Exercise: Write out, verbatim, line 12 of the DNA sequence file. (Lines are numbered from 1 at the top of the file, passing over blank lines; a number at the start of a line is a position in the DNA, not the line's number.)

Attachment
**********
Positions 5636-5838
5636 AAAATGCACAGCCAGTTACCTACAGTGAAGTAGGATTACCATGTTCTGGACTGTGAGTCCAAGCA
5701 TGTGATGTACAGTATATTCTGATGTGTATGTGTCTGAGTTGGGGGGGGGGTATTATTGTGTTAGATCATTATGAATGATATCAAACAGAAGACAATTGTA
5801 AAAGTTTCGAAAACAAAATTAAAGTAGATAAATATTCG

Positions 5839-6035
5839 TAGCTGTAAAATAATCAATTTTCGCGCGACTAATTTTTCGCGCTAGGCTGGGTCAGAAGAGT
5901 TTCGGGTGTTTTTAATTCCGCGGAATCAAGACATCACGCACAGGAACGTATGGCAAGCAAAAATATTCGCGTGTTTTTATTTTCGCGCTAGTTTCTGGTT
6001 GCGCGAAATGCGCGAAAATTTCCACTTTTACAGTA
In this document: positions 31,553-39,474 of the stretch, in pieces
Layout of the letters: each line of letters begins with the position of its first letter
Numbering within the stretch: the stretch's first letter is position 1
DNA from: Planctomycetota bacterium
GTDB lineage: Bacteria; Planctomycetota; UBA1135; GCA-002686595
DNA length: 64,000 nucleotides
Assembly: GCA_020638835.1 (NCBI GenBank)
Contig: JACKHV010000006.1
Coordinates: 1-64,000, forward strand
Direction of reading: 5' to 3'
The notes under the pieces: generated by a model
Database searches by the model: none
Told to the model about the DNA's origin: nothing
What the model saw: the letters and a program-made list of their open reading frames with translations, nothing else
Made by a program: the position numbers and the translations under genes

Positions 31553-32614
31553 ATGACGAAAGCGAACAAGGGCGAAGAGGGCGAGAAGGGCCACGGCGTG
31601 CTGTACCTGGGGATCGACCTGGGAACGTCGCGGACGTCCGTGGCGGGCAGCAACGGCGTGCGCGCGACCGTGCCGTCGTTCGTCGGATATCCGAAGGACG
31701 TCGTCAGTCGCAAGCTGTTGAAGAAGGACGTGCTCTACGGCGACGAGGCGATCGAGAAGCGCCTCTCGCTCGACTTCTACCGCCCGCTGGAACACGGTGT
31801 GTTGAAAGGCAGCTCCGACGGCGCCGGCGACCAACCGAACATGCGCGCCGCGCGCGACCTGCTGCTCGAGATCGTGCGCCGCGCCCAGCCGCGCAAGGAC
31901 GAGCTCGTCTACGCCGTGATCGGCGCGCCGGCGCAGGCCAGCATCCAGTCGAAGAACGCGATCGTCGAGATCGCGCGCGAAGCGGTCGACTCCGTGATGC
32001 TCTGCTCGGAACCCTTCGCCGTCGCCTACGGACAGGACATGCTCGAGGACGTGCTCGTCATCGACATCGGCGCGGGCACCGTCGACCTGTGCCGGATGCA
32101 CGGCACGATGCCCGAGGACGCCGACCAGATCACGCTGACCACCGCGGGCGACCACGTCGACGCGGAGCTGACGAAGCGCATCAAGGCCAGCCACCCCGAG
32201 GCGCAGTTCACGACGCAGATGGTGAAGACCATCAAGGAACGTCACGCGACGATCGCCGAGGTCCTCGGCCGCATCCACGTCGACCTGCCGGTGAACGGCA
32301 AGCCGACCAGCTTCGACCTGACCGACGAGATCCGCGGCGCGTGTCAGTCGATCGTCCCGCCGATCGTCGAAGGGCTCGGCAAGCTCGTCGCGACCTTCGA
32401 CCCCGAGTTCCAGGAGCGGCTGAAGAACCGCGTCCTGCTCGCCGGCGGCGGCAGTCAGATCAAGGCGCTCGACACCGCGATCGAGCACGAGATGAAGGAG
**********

DNA from: Planctomycetota bacterium